I played Muirfield for the first time 7/9/17. As you read my review know that I am comparing this course against others in its class and not your local average muni. I am also grading it against its price tag to play. I have played about 40 top 100 clubs on this list, all of the Open venues and roughly 40 top 100 from the USA. I am a student and a fanatic of great golf course architecture. I am giving the course a rating of "Good" because of the price and for the lack of variety in the course design.
Muirfield is an interesting review. There is nothing about the course that will blow you away, there is no pro shop, no golf pros on site, and yet it is still a special place from an experience standpoint.
From the moment you arrive you are greeted by a friendly staff member who will advise you where to park and will offer you a shuttle ride down the driveway to the club. The entrance gate to Muirfield has to be one of the best in all of golf albeit a very odd set up for a club. You park "off site", travel 40 yards down a neighborhood road to reach the club gate. There is no grand entrance as you drive up. From there I was greeted by one of the staters who again was very welcoming and friendly (as was the entire staff).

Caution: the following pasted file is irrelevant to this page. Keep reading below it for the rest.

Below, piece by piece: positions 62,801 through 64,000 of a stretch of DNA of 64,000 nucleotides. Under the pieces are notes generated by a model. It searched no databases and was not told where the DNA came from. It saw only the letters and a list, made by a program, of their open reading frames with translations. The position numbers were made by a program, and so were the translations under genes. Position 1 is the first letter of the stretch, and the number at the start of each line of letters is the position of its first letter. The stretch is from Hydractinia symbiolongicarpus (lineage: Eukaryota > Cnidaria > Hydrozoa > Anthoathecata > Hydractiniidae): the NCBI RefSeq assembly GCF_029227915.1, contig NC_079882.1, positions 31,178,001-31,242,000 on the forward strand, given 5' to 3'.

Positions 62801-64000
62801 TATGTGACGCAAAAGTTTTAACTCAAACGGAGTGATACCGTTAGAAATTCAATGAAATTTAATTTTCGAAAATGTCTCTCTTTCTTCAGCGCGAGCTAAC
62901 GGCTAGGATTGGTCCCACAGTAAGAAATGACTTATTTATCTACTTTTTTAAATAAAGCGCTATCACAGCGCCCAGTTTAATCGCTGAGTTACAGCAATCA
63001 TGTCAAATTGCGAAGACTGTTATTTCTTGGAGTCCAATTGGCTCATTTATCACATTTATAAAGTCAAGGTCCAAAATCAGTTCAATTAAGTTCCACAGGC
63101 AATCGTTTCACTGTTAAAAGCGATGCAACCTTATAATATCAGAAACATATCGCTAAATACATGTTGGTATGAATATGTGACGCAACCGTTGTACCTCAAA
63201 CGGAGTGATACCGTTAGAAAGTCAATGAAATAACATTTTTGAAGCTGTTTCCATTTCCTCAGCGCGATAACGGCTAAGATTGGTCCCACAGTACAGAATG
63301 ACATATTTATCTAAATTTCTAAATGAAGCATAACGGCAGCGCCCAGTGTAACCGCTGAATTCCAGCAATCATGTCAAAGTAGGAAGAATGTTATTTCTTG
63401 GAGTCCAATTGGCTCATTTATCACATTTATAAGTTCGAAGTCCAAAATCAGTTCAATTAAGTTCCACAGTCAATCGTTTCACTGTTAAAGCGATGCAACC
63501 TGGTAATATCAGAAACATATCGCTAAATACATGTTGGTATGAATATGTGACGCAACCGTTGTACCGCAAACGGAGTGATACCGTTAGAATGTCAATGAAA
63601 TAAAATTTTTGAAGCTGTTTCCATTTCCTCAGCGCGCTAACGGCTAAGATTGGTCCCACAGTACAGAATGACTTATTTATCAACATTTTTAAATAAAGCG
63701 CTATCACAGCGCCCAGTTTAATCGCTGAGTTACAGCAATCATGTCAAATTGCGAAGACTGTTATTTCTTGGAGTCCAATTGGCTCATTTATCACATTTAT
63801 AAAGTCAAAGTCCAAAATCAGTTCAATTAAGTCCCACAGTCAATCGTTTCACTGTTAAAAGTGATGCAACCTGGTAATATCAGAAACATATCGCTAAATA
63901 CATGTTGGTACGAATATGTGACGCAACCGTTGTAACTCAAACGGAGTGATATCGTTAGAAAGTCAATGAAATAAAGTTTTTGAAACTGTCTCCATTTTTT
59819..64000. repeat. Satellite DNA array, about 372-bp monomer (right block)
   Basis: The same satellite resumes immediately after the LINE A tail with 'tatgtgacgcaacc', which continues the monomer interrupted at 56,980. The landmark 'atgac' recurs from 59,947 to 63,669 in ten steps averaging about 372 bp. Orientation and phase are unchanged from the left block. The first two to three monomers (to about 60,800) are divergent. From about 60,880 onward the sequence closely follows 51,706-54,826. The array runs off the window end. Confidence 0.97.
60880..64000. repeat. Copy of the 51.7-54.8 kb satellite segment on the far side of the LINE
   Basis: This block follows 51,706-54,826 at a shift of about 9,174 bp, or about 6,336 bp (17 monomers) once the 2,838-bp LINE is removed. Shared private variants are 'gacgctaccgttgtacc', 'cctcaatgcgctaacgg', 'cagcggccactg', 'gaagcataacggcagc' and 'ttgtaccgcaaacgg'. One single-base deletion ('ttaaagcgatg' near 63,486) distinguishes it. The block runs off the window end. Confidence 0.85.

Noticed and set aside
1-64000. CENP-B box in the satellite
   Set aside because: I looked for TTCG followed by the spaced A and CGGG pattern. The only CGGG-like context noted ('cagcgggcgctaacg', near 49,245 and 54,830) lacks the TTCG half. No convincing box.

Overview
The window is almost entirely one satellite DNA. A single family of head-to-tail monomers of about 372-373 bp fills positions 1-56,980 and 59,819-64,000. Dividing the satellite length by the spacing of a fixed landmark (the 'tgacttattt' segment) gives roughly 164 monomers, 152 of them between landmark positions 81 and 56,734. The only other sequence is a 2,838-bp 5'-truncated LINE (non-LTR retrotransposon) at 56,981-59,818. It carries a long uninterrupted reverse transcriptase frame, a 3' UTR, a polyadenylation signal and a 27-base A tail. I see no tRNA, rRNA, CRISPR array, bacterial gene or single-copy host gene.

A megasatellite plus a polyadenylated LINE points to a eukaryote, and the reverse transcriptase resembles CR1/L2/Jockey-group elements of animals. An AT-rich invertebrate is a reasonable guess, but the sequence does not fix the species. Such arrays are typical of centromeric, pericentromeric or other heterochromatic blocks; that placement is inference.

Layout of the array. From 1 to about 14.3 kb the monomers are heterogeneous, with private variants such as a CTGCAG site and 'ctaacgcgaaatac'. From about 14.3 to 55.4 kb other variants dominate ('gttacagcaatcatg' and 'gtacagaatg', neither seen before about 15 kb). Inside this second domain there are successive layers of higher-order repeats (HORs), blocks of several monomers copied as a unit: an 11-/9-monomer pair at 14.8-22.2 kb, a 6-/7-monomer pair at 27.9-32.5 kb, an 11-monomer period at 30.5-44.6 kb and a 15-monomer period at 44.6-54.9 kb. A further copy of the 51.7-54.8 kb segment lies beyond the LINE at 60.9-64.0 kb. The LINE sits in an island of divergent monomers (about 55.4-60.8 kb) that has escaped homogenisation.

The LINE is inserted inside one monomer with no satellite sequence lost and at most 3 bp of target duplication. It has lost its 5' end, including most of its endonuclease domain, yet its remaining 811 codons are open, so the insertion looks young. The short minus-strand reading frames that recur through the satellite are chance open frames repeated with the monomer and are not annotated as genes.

First off I want to say that Muirfield from an experience perspective should be on everyones must play list but only if you stay for lunch and play the foursomes in the afternoon. It is a rare experience and one that 99% of American won't find at home. The course isn't worth the money but the day long experience is worth it at least once in your lifetime. The clubhouse is worth a look around at all of the history and artifacts.